3. Disembodiment: You’re sitting at a coffee bar. The love of your life from high school walks in. You are so excited, your eyes race across the room….What? Your eyes are racing across the room? Well, don’t just sit there, run after them! Oh wait, you can’t, because you can’t see, because your eyes jumped out of your head and are now running around….If you write that your feet carry you across the dance floor, would you also write that your legs walked you across the road? A character’s extremities or organs don’t perform activities independent of the rest of the body. Eyes stay in heads. Legs are not escorts.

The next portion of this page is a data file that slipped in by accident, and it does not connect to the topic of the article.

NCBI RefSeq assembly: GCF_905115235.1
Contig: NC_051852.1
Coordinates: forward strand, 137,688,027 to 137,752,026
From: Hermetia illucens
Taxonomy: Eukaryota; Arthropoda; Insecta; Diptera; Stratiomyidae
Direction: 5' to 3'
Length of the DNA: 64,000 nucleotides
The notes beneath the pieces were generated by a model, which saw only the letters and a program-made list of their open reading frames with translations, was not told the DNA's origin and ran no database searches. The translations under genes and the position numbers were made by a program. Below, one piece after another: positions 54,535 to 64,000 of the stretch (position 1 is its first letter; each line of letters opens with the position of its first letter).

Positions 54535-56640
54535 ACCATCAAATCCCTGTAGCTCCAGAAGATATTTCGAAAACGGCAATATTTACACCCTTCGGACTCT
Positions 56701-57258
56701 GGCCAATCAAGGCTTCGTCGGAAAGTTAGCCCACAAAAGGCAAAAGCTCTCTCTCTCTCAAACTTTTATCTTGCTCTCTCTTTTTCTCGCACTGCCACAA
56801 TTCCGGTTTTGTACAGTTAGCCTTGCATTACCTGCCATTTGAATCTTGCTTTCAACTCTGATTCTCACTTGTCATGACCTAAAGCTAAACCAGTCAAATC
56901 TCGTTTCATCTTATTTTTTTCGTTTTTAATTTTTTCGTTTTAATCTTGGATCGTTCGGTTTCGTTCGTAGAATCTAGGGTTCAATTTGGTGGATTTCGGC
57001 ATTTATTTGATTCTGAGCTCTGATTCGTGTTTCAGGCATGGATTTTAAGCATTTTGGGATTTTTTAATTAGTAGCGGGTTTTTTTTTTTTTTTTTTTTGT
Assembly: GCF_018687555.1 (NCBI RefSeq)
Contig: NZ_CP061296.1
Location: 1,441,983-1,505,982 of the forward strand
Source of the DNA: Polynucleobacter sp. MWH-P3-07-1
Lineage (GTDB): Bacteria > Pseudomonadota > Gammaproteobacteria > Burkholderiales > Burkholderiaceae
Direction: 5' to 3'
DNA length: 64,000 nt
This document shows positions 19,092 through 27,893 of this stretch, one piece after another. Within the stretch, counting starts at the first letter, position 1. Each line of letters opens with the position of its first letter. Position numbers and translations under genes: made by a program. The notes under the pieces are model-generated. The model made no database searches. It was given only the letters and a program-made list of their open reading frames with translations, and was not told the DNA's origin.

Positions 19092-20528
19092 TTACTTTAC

4. Hyperactivity: Your character nods, shrugs, wriggles around, and says, “I guess so.” Go ahead: nod, shrug and wriggle at the same time. Does this feel natural? Or, visually, do you look like you’re on speed? If a character is nervous, you can show that with a shaking foot or a twitch. However, if after every line of dialogue, the character performs a small, meaningless action, the reader has to stop listening to the dialogue and process that action, go back to the dialogue, process more action, and so on. It’s like watching a tennis match, only one side keeps missing the ball, so the game stops after each serve/line of dialogue. Don’t disrupt the natural flow of speaking with meaningless or too many actions.